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Think before signing off on settlement

An ICBC settlement follows a predictable pattern, even though the end result is always uncertain.

At some point, the “recovery phase” ends with the injured victim reaching a permanent plateau after pursuing and following all treatment options available and letting “time heal”.  It is at that point when it becomes appropriate to enter into settlement negotiations with the ICBC adjuster.

Often, ICBC has already made an offer during the recovery phase.  Sometimes, there has been more than one offer.  Those initial offers typically represent a small percentage of the fair level of financial compensation that is eventually negotiated.

Once settlement negotiations commence, the amount of back and forth with offers and counter-offers depends on a number of factors, with both sides feeling out how firm the other side is in their settlement position.  In a previous column, published August 26, 2007, I commented about a negotiating tip I had heard “on the street”, that you should not accept ICBC’s first offer.  I countered, tongue in cheek, with: “Don’t accept the insurance company’s fourth offer”.

In a real estate transaction, you hire an agent to assist you with the negotiation, but you put pen to paper when making offers and counter-offers for the purchase or sale of a home.  It is your signature, not that of your realtor, that goes on those offers and counter offers.

By contrast, a personal injury claim settlement is reached through communications between your lawyer and the insurance adjuster.  Your lawyer helps you make the final settlement decisions, and follows your instructions, but the actual communication to reach a settlement could be as unofficial as a telephone message from your lawyer:  “Your latest offer is accepted”.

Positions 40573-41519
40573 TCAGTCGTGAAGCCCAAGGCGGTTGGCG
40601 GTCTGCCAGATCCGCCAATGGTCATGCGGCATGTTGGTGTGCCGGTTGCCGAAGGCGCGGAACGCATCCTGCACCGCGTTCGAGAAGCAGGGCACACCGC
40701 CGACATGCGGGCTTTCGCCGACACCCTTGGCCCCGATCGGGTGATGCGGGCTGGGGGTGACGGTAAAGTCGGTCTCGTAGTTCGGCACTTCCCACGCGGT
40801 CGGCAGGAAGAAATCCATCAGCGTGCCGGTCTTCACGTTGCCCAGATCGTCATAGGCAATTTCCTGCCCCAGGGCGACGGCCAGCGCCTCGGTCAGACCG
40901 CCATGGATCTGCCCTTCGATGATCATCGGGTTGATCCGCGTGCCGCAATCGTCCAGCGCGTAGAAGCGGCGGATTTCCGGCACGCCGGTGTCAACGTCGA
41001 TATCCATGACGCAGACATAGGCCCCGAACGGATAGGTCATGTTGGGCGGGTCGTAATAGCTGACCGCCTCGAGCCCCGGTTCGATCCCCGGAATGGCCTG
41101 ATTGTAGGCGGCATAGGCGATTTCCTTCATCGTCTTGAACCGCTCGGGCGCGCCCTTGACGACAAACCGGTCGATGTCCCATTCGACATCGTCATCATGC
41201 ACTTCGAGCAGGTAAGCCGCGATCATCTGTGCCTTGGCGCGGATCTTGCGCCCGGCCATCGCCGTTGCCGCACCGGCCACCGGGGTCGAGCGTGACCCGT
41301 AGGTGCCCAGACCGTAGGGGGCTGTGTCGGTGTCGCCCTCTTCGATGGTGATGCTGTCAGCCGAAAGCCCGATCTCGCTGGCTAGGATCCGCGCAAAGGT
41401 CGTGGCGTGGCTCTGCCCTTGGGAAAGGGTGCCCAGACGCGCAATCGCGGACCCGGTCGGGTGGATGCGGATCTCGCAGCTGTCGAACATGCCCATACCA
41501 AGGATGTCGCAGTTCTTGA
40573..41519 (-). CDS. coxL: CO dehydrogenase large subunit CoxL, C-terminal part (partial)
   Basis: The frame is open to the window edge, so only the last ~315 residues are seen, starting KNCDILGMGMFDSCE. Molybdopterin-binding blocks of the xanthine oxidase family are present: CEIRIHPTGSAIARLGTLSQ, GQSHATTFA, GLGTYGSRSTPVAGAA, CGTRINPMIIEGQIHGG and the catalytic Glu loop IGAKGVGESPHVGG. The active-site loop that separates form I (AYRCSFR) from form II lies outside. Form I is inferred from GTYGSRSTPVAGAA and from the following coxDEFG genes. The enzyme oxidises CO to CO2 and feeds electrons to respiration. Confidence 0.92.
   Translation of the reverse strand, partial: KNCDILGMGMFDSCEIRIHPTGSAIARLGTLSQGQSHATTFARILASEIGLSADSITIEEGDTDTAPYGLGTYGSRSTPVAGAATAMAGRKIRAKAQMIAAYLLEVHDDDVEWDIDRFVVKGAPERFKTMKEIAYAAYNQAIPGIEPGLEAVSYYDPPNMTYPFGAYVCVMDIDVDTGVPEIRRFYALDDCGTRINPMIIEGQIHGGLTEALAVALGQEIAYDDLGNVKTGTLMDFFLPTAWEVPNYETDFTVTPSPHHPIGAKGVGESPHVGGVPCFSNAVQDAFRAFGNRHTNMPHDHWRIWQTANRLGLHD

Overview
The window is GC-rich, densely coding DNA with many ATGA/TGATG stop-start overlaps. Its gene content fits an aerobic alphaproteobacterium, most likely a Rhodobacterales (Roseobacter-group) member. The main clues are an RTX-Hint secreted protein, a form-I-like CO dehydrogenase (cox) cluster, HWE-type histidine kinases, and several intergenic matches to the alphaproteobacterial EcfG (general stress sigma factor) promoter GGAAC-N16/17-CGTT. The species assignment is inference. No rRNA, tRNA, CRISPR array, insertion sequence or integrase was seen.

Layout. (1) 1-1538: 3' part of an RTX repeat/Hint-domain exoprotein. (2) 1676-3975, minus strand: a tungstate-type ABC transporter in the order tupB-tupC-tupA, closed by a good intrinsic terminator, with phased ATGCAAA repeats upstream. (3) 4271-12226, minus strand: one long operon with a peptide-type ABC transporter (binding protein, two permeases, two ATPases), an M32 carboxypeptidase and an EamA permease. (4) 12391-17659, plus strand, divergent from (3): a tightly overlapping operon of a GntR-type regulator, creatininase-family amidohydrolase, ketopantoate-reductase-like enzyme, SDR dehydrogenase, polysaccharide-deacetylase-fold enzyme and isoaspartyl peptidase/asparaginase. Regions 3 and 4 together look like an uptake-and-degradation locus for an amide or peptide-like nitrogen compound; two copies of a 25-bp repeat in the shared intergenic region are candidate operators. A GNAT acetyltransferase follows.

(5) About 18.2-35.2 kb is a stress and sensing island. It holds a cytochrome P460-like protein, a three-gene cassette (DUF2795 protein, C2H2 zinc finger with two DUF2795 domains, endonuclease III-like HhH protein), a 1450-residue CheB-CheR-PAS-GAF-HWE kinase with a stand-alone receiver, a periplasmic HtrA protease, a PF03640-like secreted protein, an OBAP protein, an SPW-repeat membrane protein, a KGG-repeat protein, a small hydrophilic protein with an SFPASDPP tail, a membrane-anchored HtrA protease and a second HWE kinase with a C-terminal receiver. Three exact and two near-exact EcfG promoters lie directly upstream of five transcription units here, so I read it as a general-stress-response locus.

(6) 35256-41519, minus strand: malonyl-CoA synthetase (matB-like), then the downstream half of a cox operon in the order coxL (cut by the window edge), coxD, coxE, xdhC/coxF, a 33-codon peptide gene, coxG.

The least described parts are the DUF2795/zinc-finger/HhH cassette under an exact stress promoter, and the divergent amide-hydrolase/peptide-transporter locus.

After the settlement is reached, ICBC sends over the settlement funds along with a document called a “Release” containing your formal, written acceptance of the offer.  Your lawyer is unable to release the settlement funds until you have signed the Release.

What happens if you change your mind between the time you instruct your lawyer to accept ICBC’s last offer and the time you are sitting across your lawyer’s desk to sign the Release?  You haven’t signed anything yet.  Can you just choose to send back the settlement funds and resume negotiations?

A July 2, 2013, court decision, Gaida v. McLeod dealt with a similar issue.  Mr. Gaida had instructed his lawyer to accept a settlement and that acceptance was communicated to the defence.  Later that night, Mr. Gaida changed his mind.  He says that he had felt pressured when deciding to accept the offer.  His lawyer did what he could to re-open the negotiations but the defence applied to the court to enforce the settlement, and the application was successful.  Quoting from the decision: “A solicitor acting for a party in settlement negotiations acts as the agent of the client, and is presumed to have the authority to bind the client ‘unless the client has limited his authority and the opposing side has knowledge of the limitation…’”.

Once the “trigger has been pulled” on a settlement, the deal is done.  Your signature on the Release is a mere formality.

Whether or not you choose to sign that Release, your case was settled by that telephone message.

What is the lesson here?

One lesson is to avoid making settlement decisions when you feel pressured.  You should have the opportunity to be fully advised by your lawyer and to carefully consider your options.  If you find yourself feeling pressured,  wait.  Have the words of that Meatloaf song in your mind, the song in which the young lady, “by the dashboard lights”, stops the action in full swing:

“Stop right there!”